Padilla was implanted with the Total Artificial Heart on Sept. 24, 2010. Once stable, she was switched from the Big Blue driver to the Freedom portable driver. She and her family completed extensive training on use of the Freedom driver and in January, she was ready to leave the hospital to wait for a matching donor heart at home.

“We’re so excited we are able to provide this first time opportunity to such a wonderful young mom and her family,” Dr. Smith said. “It’s just heart-warming.”

Marcela Padilla is participating in an FDA-approved

Investigational Device Exemption (IDE) clinical study

of the Freedom driver, the first U.S. portable driver

designed to power SynCardia’s Total Artificial Heart

both inside and outside the hospital.

About SynCardia Systems, Inc.

SynCardia Systems, Inc.is the Tucson-based manufacturer of the world’s only FDA, Health Canada and CE approved Total Artificial Heart: the SynCardia temporary Total Artificial Heart. There have been more than 900 implants of the Total Artificial Heart, accounting for more than 210 patient years of life on the device.

Originally used as a permanent replacement heart, the Total Artificial Heart is currently approved as a bridge to human heart transplant for people dying from end-stage biventricular failure. The Total Artificial Heart is the only device that provides immediate, safe blood flow of up to 9.5 L/min through both ventricles.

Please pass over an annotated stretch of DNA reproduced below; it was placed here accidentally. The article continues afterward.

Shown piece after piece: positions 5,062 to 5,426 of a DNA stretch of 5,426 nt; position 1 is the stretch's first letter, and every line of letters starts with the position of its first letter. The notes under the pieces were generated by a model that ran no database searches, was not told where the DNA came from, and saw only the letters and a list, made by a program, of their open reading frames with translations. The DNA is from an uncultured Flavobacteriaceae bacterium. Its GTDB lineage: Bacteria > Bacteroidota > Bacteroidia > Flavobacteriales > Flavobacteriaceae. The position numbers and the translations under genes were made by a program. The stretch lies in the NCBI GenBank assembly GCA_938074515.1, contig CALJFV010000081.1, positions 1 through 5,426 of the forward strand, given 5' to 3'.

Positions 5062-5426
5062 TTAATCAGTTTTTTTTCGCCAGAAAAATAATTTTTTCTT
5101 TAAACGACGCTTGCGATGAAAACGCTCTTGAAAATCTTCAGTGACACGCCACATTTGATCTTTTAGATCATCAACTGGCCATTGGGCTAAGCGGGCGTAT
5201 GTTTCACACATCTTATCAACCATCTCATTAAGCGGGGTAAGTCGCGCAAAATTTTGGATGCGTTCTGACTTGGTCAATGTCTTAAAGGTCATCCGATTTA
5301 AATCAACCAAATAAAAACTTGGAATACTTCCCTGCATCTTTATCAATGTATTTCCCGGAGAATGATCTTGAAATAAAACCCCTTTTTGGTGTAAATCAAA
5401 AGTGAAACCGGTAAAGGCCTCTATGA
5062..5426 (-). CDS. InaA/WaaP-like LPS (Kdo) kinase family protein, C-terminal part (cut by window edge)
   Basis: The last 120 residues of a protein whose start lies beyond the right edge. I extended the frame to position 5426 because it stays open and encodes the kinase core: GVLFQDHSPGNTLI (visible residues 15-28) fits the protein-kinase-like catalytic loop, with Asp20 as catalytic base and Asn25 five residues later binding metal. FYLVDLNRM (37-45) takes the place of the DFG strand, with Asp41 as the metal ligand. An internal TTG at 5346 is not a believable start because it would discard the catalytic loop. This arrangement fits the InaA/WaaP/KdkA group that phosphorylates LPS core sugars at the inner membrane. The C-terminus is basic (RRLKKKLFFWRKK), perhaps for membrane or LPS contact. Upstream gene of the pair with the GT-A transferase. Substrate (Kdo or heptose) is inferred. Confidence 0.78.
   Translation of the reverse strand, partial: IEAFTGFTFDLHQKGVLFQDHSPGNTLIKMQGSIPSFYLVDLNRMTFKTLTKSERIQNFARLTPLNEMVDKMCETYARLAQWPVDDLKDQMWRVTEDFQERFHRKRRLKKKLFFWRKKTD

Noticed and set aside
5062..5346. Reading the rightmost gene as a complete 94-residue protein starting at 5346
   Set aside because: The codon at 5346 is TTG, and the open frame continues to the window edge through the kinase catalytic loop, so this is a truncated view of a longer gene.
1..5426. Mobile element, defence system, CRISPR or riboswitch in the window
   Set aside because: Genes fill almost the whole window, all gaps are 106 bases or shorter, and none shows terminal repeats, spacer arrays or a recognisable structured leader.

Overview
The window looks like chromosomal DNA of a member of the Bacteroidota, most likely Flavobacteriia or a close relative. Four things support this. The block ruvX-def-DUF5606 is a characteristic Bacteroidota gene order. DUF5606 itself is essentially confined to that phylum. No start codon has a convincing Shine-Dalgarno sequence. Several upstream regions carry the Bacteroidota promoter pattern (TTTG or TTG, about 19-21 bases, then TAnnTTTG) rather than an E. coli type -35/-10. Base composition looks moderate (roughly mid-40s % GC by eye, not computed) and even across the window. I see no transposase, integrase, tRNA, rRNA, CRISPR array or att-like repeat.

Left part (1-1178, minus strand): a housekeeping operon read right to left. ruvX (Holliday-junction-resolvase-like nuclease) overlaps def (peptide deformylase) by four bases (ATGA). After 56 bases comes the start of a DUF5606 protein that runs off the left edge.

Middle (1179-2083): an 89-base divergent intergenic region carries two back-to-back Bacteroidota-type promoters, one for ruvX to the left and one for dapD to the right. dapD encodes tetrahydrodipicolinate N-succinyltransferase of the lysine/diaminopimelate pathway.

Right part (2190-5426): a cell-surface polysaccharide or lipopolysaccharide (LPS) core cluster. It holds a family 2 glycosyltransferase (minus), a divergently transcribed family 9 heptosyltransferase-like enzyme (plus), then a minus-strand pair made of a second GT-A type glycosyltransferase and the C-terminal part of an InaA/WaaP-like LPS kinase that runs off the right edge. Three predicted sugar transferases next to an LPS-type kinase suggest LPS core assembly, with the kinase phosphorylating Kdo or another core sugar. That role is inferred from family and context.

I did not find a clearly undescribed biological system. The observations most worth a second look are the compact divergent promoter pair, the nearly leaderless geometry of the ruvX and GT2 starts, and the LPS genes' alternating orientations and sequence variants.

Medscape.com, March 2, 2011, by Lisa Nainggolan, (Naples, Italy) — The largest meta-analysis so far conducted examining the impact of potassium intake on cardiovascular outcomes has found that higher dietary consumption of this mineral is associated with lower rates of stroke and could also reduce the risk of coronary heart disease (CHD) and total CVD [1].

The results apply to all sectors of society and not just to specific “at-risk” subgroups, say Dr Lanfranc D’Elia (University of Naples Medical School, Italy) and colleagues in the study, published in the March 8, 2011 issue of the Journal of the American College of Cardiology. “Potassium intake may be increased by well-described dietary changes, mainly an increase in fruit and vegetable consumption, as recommended by all guidelines to prevent vascular diseases,” they state.